Mak Chin-ho, assistant commissioner of Hong Kong police, shows a photo evidence during a press briefing in Hong Kong, on Aug 26, 2019. [Photo/Xinhua]
SAR force will 'definitely' get training, technical assistance from mainland
Hong Kong Special Administrative Region Secretary for Security John Lee Ka-chiu said the city's police force is ready to enforce the proposed national security law once it is enacted, and will form a designated investigation team to carry out the task.
During an interview with China Daily on Wednesday, Lee said the team, under the command of Police Commissioner Chris Tang Pingkeung, will "definitely" cooperate with its mainland counterparts in areas of training personnel, collecting intelligence and case analysis.
"To the Hong Kong police, this is a relatively new area," Lee said. "There has to be cooperation because it is national security. So, obviously, the enforcement agencies in our country, which know a lot more from the national angle, will of course be working together with our team."
The Hong Kong team will visit different jurisdictions to learn methods and procedures used in the specialized area of safeguarding national security, and about tactics enemies use to undermine it, Lee said.
Lee declined to disclose the size of the Hong Kong team or say whether it will include law enforcement personnel from the Chinese mainland.
On May 28, the National People's Congress, China's top legislature, approved the decision to enact a national security law for Hong Kong. The proposed law proscribes secession, subversion, terrorism and external interference in the affairs of the HKSAR, Lee said, adding that the move will facilitate the city's local legislation under Article 23 of Hong Kong's Basic Law.
Article 23 requires the HKSAR to enact laws that prohibit treason, secession, sedition and subversion against the central people's government, or the theft of State secrets. The laws should also prohibit foreign political forces from conducting political activities in the city and prohibit local political organizations from establishing ties with foreign counterparts. The city has failed to enact such laws since returning to China in 1997.
After enacting the national security law, the SAR government will accumulate experience in identifying and penalizing crimes related to terrorism, secession and subversion, thus contributing valuable hands-on experience in creating legislation using Article 23, Lee said.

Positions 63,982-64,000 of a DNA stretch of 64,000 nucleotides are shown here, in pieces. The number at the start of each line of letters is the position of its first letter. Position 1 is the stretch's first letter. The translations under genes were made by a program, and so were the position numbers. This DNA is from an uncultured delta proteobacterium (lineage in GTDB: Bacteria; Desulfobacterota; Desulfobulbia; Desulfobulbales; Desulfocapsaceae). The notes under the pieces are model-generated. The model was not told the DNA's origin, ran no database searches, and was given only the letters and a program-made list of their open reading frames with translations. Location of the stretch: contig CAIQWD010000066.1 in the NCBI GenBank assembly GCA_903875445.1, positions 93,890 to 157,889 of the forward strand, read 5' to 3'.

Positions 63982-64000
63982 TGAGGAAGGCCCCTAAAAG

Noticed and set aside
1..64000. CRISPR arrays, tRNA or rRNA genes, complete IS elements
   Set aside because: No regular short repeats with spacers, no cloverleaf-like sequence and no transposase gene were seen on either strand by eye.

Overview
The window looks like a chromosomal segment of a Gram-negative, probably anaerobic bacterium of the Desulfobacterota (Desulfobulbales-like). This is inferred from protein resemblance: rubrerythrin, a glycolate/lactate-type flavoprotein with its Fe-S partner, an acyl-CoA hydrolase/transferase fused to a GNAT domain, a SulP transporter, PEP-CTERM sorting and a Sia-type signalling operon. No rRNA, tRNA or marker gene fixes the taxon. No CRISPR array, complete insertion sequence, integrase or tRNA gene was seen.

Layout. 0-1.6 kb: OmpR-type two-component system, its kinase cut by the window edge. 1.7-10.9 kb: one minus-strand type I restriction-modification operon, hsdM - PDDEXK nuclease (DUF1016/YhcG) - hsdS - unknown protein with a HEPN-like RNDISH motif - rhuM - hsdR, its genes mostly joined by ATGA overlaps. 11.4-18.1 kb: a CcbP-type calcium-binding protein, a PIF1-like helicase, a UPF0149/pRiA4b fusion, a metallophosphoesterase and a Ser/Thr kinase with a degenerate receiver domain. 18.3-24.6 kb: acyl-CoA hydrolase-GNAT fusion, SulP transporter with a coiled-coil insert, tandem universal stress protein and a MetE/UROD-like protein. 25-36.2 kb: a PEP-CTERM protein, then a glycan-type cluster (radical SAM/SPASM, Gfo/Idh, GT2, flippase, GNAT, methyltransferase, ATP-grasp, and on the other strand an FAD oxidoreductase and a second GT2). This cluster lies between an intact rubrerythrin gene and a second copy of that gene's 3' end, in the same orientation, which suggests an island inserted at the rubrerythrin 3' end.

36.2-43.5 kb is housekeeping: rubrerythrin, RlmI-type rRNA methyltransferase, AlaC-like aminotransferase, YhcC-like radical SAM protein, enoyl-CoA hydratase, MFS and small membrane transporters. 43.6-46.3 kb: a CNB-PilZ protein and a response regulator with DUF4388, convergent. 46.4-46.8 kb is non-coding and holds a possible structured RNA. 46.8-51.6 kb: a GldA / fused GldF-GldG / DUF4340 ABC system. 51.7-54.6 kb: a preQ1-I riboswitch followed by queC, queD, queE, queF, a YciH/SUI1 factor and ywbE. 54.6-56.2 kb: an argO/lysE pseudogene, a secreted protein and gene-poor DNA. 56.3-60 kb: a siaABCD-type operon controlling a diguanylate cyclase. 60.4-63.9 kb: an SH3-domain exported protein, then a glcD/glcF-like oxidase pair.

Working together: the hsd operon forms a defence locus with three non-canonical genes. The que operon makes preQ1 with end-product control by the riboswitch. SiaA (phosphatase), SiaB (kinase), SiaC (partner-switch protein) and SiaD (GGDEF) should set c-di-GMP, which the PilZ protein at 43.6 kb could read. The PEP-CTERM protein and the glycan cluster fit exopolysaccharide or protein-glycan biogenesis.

Lives to be improved
In addition, the city's security chief said, a favorable atmosphere will be built for legislation under Article 23. Hong Kong people will see that their lives are improved after this law, which gives them more protection, is promulgated and enforced.
He cited the development of the Chinese mainland after the National Security Law came into force in 2015. The number of US companies on the mainland jumped 41 percent from 2015 to 2018, while an increase of 33 percent was seen in the number of companies from the European Union during the same period.
Lee also pointed to the Macao SAR, which implemented its National Security Law in 2009 and has seen its GDP increase two-and-a-half times its pre-enactment size.
"People will know that the demonizing misinformation about Article 23 is actually a tactic for some to make political gain," Lee said. "There will be more support locally because people will find that everything is normal, business is as usual, and we are safer than before after we have the national security law. Therefore, why don't we enact laws under Article 23?"
While acknowledging that there is still no timetable for Article 23 legislation, Lee said he was optimistic that Hong Kong will follow through on its Basic Law requirement after the national security law is promulgated.
"Article 23 will be more rationally and sensibly debated and discussed in Hong Kong, and then the legislation process will be much smoother and more sensible," he said.
Lee said all the rights and freedoms Hong Kong residents enjoy under the Basic Law will still be upheld after the proposed national security law is enacted. When national security is guaranteed, Hong Kong can be guaranteed of being protected from interference from external forces, whose interests lie only in their own advantage, Lee added.